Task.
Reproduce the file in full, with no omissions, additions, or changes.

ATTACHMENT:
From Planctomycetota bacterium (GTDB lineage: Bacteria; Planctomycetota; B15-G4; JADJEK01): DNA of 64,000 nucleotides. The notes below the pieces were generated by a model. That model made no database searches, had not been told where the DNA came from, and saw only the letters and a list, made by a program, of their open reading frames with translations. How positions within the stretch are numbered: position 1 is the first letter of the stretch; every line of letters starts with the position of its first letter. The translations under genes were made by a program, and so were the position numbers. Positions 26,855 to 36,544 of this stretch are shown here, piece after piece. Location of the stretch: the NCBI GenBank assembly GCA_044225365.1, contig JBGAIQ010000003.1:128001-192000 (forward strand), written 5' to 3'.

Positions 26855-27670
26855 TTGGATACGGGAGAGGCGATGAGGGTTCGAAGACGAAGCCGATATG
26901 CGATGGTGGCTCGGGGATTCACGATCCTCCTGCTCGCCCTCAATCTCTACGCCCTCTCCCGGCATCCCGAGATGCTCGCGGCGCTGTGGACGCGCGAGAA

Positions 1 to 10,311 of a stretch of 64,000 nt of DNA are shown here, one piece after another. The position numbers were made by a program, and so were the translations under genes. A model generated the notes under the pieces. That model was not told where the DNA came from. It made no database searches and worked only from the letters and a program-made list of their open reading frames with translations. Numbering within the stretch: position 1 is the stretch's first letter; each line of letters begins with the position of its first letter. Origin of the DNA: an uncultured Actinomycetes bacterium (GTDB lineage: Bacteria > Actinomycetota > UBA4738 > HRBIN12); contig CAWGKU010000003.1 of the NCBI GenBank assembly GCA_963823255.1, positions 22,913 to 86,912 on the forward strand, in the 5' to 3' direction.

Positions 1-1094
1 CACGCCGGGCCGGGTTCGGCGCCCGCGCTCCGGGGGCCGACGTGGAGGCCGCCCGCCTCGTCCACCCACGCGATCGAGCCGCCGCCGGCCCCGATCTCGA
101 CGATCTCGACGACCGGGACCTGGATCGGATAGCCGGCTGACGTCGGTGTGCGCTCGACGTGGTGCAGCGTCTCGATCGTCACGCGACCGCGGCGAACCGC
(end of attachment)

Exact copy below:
From Planctomycetota bacterium (GTDB lineage: Bacteria; Planctomycetota; B15-G4; JADJEK01): DNA of 64,000 nucleotides. The notes below the pieces were generated by a model. That model made no database searches, had not been told where the DNA came from, and saw only the letters and a list, made by a program, of their open reading frames with translations. How positions within the stretch are numbered: position 1 is the first letter of the stretch; every line of letters starts with the position of its first letter. The translations under genes were made by a program, and so were the position numbers. Positions 26,855 to 36,544 of this stretch are shown here, piece after piece. Location of the stretch: the NCBI GenBank assembly GCA_044225365.1, contig JBGAIQ010000003.1:128001-192000 (forward strand), written 5' to 3'.

Positions 26855-27670
26855 TTGGATACGGGAGAGGCGATGAGGGTTCGAAGACGAAGCCGATATG
26901 CGATGGTGGCTCGGGGATTCACGATCCTCCTGCTCGCCCTCAATCTCTACGCCCTCTCCCGGCATCCCGAGATGCTCGCGGCGCTGTGGACGCGCGAGAA

Positions 1 to 10,311 of a stretch of 64,000 nt of DNA are shown here, one piece after another. The position numbers were made by a program, and so were the translations under genes. A model generated the notes under the pieces. That model was not told where the DNA came from. It made no database searches and worked only from the letters and a program-made list of their open reading frames with translations. Numbering within the stretch: position 1 is the stretch's first letter; each line of letters begins with the position of its first letter. Origin of the DNA: an uncultured Actinomycetes bacterium (GTDB lineage: Bacteria > Actinomycetota > UBA4738 > HRBIN12); contig CAWGKU010000003.1 of the NCBI GenBank assembly GCA_963823255.1, positions 22,913 to 86,912 on the forward strand, in the 5' to 3' direction.

Positions 1-1094
1 CACGCCGGGCCGGGTTCGGCGCCCGCGCTCCGGGGGCCGACGTGGAGGCCGCCCGCCTCGTCCACCCACGCGATCGAGCCGCCGCCGGCCCCGATCTCGA
101 CGATCTCGACGACCGGGACCTGGATCGGATAGCCGGCTGACGTCGGTGTGCGCTCGACGTGGTGCAGCGTCTCGATCGTCACGCGACCGCGGCGAACCGC